Take the 2-minute tour ×
Stack Overflow is a question and answer site for professional and enthusiast programmers. It's 100% free, no registration required.

This is probably a really silly question to experienced C++ developers, but what is the purpose of casting a -1 to uint32? I am translating a program from C++ to C# and there are many occasions when I see something like this:

static const uint32 AllTypes = static_cast<uint32>(-1);

What exactly does this do? How can the same be accomplished in C#?

share|improve this question
    
I agree with Magnus, make static_cast vs. dynamic_cast a separate question. –  CodesInChaos Jan 29 '12 at 11:20
1  
Both questions are duplicates: stackoverflow.com/questions/28002/… and stackoverflow.com/questions/809227/… –  rve Jan 29 '12 at 11:25
    
you may find std::numeric_limits<uint32_t>::max() more self-documenting. –  justin Jan 29 '12 at 11:32
    
Thanks all for such quick replies. I will keep all that in mind next time--the static versus dynamic question is not too important to me, but rather just a curiousity. –  SvalinnAsgard Jan 29 '12 at 11:32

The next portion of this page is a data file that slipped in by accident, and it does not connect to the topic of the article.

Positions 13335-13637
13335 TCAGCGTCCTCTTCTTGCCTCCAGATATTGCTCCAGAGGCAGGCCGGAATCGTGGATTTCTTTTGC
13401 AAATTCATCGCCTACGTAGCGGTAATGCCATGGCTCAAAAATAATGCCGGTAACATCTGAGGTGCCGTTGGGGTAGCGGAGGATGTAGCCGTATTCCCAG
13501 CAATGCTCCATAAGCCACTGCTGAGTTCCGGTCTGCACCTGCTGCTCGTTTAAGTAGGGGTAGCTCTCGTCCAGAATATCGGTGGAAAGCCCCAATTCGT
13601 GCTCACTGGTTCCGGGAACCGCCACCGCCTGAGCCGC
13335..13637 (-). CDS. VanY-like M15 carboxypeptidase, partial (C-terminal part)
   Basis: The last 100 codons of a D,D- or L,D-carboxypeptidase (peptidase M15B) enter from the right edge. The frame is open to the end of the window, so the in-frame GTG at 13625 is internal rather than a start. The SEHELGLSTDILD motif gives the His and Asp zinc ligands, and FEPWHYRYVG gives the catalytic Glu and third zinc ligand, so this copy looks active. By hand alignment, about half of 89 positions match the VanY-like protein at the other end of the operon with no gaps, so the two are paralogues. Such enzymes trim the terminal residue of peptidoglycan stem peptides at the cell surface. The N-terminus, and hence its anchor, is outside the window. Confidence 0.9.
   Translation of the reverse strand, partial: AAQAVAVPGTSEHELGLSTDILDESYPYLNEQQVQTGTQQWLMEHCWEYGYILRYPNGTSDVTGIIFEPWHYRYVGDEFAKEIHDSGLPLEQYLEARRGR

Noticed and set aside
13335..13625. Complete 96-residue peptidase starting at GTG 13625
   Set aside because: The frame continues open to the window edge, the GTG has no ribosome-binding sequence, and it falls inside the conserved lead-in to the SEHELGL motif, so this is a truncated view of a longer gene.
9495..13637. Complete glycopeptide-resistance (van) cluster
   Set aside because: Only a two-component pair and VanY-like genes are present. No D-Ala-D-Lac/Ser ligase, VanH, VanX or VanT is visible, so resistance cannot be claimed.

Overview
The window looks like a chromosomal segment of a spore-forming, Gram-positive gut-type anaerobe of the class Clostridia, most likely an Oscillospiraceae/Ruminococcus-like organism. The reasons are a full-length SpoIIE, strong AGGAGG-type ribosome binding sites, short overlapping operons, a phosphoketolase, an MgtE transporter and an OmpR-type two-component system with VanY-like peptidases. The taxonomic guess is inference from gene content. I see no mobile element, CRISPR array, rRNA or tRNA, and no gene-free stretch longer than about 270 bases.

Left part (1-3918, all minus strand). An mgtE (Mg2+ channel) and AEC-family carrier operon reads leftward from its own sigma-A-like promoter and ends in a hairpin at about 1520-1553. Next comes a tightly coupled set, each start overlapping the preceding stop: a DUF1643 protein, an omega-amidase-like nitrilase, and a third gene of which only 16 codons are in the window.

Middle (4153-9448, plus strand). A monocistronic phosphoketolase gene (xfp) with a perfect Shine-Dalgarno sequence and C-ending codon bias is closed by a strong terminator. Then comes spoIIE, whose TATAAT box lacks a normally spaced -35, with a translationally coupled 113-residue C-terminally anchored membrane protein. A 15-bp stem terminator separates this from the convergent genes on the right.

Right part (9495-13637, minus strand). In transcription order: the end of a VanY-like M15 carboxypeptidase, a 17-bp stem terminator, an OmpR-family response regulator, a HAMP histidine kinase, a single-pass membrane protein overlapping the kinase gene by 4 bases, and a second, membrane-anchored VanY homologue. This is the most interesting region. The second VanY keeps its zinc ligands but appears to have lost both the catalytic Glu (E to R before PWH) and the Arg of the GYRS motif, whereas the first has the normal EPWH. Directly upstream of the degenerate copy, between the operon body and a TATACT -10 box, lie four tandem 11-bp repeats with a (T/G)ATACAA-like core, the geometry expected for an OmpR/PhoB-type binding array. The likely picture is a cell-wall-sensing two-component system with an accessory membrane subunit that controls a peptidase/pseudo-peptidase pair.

add comment

3 Answers

up vote 4 down vote accepted

On systems using two's complement, casting -1 to unsigned gives the highest value an unsigned number can represent.

In C# you can use unchecked((UInt32)-1) or better: UInt32.MaxValue. This is well defined behavior, and works on all CPU architectures.

According to the thread rve linked, casting -1 to unsigned results in all bits being set on all architectures in C++.

share|improve this answer
1  
It sets all bits to 1 (= highest number) and it works on all machines, not only 2s complement. See stackoverflow.com/questions/809227/… –  rve Jan 29 '12 at 11:22
    
Ah, thank you for the quick reply. That answers my question perfectly. –  SvalinnAsgard Jan 29 '12 at 11:30
add comment

How can the same be accomplished in C#

uint AllTypes = uint.MaxValue;
share|improve this answer
add comment

I guess it's used to have all bits to 1. Useful when we use tagged data. Probably each elementary type it's given a bit, and 'complex' types (arrays, for instance) get their own.

share|improve this answer
add comment

Your Answer

 
discard

By posting your answer, you agree to the privacy policy and terms of service.

Not the answer you're looking for? Browse other questions tagged or ask your own question.